Federal and Postal employees can become eligible for OPM Disability Retirement benefits, whether under FERS or CSRS, if it can be shown that one’s medical condition prevents you from performing one or more of the essential elements of one’s job.

Stress may even affect the way we present our cases

Stress may even affect the way we present our legal cases

What role stress plays in such an application; how it is characterized; the manner in which it is presented; where in the compendium of medical conditions it should be stated — all are important in the complex narrative presentation of a Federal Disability Retirement application, for any Federal or Postal employee who is considering filing for the benefit of Federal Disability Retirement.

In the end, however stress is described, one thing is certain: it plays a large role in everyday lives, and pervades as oxygen and toxins alike permeate the atmosphere of the air we live in and of which we breathe.

Sincerely,

Robert R. McGill, Esquire

 

Disability Retirement for Federal Workers: The Danger of Malleable Concepts

Concepts which retain the ability to alter in chameleon-like fashion, switching from subject to object, from noun to adjective, is one which must be used with care and loathing.  For, as the old adage goes, that which can be used as a shield, may also be applied as a sword, and such malleability and changeability can both protect, as well as be used against one.  So it is with stress.

The word itself can be applied in various language games and conceptual constructs, as in:  “I am under a lot of stress”; “The stress is killing me”; “The place where I work is very stressful“; “I suffer from stress”; “The stress I am under is literally killing me”; and many other linguistically transformational usages.  But when it comes to applying the term and concept in a Federal Disability Retirement application, whether under FERS or CSRS, one must take care in usage, applicability, and appropriate insertion both as a medical term as well as in everyday common verbiage.  For, stress itself is rarely a valid basis, standing alone, for a Federal Disability Retirement application; and if used wrongly, can be deemed as implying a situational medical condition unique to the individual’s workplace — something which OPM will pounce upon in order to deny such a claim.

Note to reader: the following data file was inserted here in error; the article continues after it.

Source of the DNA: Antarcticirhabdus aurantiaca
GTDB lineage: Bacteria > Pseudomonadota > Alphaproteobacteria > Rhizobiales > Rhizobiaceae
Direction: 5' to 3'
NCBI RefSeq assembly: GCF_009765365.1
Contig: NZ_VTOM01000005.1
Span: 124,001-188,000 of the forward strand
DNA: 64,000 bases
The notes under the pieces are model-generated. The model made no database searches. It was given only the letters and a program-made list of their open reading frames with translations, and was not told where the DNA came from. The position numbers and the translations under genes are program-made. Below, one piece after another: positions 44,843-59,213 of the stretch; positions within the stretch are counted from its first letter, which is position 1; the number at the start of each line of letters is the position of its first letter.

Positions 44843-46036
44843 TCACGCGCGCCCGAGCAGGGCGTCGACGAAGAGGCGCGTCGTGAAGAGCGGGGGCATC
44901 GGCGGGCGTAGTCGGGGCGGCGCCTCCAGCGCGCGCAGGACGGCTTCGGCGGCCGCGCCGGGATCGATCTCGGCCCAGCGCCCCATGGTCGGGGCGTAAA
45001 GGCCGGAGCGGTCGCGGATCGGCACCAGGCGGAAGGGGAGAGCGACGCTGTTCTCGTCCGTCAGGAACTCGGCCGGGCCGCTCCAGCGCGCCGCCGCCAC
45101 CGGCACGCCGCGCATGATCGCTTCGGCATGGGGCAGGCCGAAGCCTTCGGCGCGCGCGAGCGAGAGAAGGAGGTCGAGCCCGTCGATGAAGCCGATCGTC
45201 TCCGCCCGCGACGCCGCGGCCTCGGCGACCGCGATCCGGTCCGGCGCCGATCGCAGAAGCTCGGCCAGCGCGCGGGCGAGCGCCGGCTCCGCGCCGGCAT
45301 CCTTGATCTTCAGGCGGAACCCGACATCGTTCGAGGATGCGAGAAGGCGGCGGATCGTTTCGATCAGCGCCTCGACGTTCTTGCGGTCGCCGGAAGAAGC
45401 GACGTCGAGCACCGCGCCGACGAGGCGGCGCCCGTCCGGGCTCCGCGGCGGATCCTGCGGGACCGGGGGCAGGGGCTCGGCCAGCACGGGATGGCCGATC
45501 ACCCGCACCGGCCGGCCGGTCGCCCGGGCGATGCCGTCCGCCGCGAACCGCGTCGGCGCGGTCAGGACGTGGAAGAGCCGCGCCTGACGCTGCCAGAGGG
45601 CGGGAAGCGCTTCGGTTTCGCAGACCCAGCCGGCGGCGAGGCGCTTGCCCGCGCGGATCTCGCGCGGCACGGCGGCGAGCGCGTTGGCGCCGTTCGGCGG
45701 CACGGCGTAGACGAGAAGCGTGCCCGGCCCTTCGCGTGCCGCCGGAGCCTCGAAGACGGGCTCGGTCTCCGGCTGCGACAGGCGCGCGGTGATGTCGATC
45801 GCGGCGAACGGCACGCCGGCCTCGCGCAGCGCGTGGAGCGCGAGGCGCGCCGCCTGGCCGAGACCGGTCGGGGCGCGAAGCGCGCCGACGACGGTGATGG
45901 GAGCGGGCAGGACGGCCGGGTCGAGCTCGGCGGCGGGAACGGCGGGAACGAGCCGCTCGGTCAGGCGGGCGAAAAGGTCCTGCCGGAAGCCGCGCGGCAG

Malleability can be a positive force; but that which stands with you, it can also switch sides and suddenly turn against you.  Better to have a steadfast friend than one who seeks greener pastures in a wink of the eye.

Sincerely,

Robert R. McGill, Esquire

Postal and Federal Employees Disability Retirement: Major Depression

Federal and Postal workers who are inquiring about filing for Federal Disability Retirement benefits under FERS or CSRS often lack any context as to his or her own particular situation, in relation to the greater Federal and Postal workforce.  Let me elaborate:  a Federal or Postal employee who suffers from chronic and intractable Major Depression, despite being placed on various psychotropic medications, and having undergone psychotherapeutic intervention, and (in more serious cases) hospitalization for intensive treatment — often believe that his or her “situation” is unique, isolated, and rare.  It is not.  

When an individual suffers from Major Depression, it is common to feel isolated, as if the particular psychiatric disorder is unlike other medical conditions (e.g., physical medical conditions which can be ascertained by an MRI or other diagnostic tools).  This is part of the very medical condition itself — of feeling isolated and trapped, and unable to escape from one’s own plight.  

Indeed, Federal and Postal employees who suffer from Major Depression often ask me the “how many” question — how many people do you represent who suffer from Major Depression, as if numbers correlate to security.  While I am very protective of client confidentiality and information related to my clients, it can safely be said that a “great many” Federal and Postal employees suffer from Major Depression, that it is not uncommon, that your co-worker sitting beside you may suffer from it, and that such sufferers work hard to hide it.  

Further, the success in filing for, and obtaining, Federal Disability Retirement benefits under FERS or CSRS is no less than any other medical condition.  Thus, for those who suffer from Major Depression and are contemplating filing for Federal Disability Retirement benefits under FERS or CSRS:  you are definitely not alone.

Sincerely,

Robert R. McGill, Esquire

Disability Retirement for Federal Government Employees: Anxiety